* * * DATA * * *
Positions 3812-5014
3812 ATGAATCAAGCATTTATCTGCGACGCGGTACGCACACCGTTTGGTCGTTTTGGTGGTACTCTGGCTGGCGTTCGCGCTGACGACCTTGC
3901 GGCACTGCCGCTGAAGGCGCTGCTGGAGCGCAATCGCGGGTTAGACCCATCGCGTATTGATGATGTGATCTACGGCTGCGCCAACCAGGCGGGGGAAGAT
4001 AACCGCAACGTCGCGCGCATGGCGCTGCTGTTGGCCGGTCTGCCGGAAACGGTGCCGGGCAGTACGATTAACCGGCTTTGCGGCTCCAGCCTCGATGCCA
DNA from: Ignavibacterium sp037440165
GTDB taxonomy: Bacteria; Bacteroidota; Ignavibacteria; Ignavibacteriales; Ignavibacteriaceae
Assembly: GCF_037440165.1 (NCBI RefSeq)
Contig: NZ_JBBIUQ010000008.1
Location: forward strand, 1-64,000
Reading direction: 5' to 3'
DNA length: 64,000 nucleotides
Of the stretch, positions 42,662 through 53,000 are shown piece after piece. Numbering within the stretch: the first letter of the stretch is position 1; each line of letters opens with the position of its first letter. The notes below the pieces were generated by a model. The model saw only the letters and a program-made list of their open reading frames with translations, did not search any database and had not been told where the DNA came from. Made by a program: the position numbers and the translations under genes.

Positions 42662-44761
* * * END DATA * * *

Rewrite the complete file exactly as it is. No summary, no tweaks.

Positions 3812-5014
3812 ATGAATCAAGCATTTATCTGCGACGCGGTACGCACACCGTTTGGTCGTTTTGGTGGTACTCTGGCTGGCGTTCGCGCTGACGACCTTGC
3901 GGCACTGCCGCTGAAGGCGCTGCTGGAGCGCAATCGCGGGTTAGACCCATCGCGTATTGATGATGTGATCTACGGCTGCGCCAACCAGGCGGGGGAAGAT
4001 AACCGCAACGTCGCGCGCATGGCGCTGCTGTTGGCCGGTCTGCCGGAAACGGTGCCGGGCAGTACGATTAACCGGCTTTGCGGCTCCAGCCTCGATGCCA
DNA from: Ignavibacterium sp037440165
GTDB taxonomy: Bacteria; Bacteroidota; Ignavibacteria; Ignavibacteriales; Ignavibacteriaceae
Assembly: GCF_037440165.1 (NCBI RefSeq)
Contig: NZ_JBBIUQ010000008.1
Location: forward strand, 1-64,000
Reading direction: 5' to 3'
DNA length: 64,000 nucleotides
Of the stretch, positions 42,662 through 53,000 are shown piece after piece. Numbering within the stretch: the first letter of the stretch is position 1; each line of letters opens with the position of its first letter. The notes below the pieces were generated by a model. The model saw only the letters and a program-made list of their open reading frames with translations, did not search any database and had not been told where the DNA came from. Made by a program: the position numbers and the translations under genes.

Positions 42662-44761